Secondly, Rufrano believed that by trimming the real estate portfolio in this way VEREIT would once again be positioned to receive an investment grade rating. This is an incredibly important goal as the credit rating plays a key role in determining the future cost of debt capital (the lifeblood of any REIT). The key metric at play here is the Net Debt/EBITDA multiple which was sitting at around 7.5x for VEREIT when Rufrano took the helm. This measure comes in substantially higher than its peers who have multiples that are closer to 6x. Rufrano’s stated goal was to return this ratio to a range of 6.0-7.0 by the end of 2016, and with the successful disposition of $1.4 billion in assets in 2015 alone he seems to be well on his way.

One final note on Rufrano before we move on: we like the tone he is setting for the company. In a recent interview with the Wall Street Journal, he seemed positive and determined despite the lackluster performance in the stock as of late. In regards to making the hard choices and putting the company on a new path he simply stated, “I know what I’ve got to do.” And to the surprise of many analysts he even struck an ambitious tone by stating that by the end of the year the firm will “be able to present a plan for growth.” In a departure from the dramatic vibrato of his predecessor Nicholas Schorsch, Mr. Rufrano comes across as level-headed, honest and hyper-focused on execution while also showing strength and determination.

So where does this leave us? While our original thesis was right on some levels, we clearly underestimated the vicious cycle of negative sentiment that would keep the stock price depressed. And while it’s hard not to be emotionally-tied to the position, we need to remain open to the fact that the best course of action might be to cut ties and walk away.

That said, our current thinking is that staying the course on this holding is the best course of action. There are two primary reasons for this:

1)  The cheap valuation still implies significant upside.

At its current price VEREIT is trading at a multiple of adjusted funds from operations (a common measure of valuation for REITs) of roughly 9x. This represents a discount of around 40% to prevailing multiples seen for its peers such as Realty Income and National Retail Properties. This is quite cheap even after accounting for a slight decline in AFFO that is likely to occur on the back of asset dispositions. This discount adequately compensates us for the uncertainty surrounding this company, and it implies significant value could be unlocked if the company surprises to the upside.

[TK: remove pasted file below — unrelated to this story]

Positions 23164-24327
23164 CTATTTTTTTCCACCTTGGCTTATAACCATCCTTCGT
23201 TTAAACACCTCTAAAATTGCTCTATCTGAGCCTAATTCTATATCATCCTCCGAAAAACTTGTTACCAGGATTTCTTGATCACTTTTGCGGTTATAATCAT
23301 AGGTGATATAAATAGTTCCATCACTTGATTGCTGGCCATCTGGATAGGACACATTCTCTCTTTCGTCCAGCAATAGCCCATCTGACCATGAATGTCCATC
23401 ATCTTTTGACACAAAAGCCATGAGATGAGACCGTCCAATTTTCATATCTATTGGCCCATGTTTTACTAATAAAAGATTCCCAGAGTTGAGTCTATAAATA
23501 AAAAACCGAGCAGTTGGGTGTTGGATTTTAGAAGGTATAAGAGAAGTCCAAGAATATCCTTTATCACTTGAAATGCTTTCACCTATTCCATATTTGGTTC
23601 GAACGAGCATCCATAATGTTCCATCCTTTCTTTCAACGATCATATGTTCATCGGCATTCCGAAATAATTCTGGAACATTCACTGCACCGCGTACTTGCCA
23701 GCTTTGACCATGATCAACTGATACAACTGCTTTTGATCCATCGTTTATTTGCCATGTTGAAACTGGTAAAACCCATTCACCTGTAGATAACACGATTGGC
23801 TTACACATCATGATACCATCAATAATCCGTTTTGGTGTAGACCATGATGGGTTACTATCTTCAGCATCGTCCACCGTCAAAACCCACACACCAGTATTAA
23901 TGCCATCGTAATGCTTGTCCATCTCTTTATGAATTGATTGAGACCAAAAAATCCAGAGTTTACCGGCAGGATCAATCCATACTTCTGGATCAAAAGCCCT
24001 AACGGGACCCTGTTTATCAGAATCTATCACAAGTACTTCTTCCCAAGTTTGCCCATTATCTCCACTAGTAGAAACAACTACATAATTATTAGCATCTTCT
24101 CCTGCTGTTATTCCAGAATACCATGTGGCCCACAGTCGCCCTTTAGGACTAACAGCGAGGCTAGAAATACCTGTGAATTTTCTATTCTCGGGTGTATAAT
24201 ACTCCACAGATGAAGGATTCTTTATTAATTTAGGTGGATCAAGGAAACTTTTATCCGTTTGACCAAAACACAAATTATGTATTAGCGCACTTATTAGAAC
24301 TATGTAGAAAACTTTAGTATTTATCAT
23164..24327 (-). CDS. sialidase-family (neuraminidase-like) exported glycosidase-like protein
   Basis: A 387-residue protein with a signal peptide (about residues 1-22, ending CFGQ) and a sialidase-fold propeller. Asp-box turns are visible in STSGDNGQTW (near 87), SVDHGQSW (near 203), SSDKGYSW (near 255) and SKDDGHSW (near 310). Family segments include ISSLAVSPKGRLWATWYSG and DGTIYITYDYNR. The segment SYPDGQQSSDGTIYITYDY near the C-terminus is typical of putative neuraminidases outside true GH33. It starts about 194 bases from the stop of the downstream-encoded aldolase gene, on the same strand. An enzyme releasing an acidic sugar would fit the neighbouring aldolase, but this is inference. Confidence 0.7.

2)  The attractive dividend pays us while we wait.

The current dividend yield on this stock is north of 7%, well above the yields of its publicly traded peers. What’s more, this dividend should be quite stable given the relatively low payout ratio of ~70%. If VEREIT does end up being a “value trap” (meaning the stock price stays depressed for longer than expected) we will at least be getting paid a healthy stream of income to wait.

In short, due to the bargain basement pricing we continue to believe that the risk/return profile on this investment is attractive. The downside from here should be limited given the amount of negativity that is priced in, and the potential upside is substantial if conditions improve more quickly than the market is expecting. In the meantime, we can lean on a stable dividend of 7%+ to pay us while we wait for the story to play out. Of course we will continue to monitor the fundamental performance of the company and the strategic execution of its management. Our goal is always be to maximize expected return per unit of risk in our client portfolios. This investment in particular has been a wilder ride than we would have expected, but then again we’ve never considered our job to be a boring one!


david_headshot_bw.jpgAuthor David Houle, CFA is a founding member of Season Investments. He serves as the firm's Chief Compliance Officer as well as sitting on the investment committee overseeing the management of client assets. David spent nearly ten years in various roles primarily managing individual client assets prior to co-founding Season Investments. David graduated with a degree in Finance from Colorado University in Colorado Springs in 2003 and earned the Chartered Financial Analyst (CFA) designation in 2006. David and his wife Mandy have three children and spend most of their free time with friends and family.


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Transparency is one of the defining characteristics of our firm. As such, it is our goal to communicate with our clients frequently and in a straightforward way about what we are doing in their portfolios and why. This information is not to be construed as an offer to sell or the solicitation of an offer to buy any securities. It represents only the opinions of Season Investments. Any views expressed are provided for informational purposes only and should not be construed as an offer, an endorsement, or inducement to invest.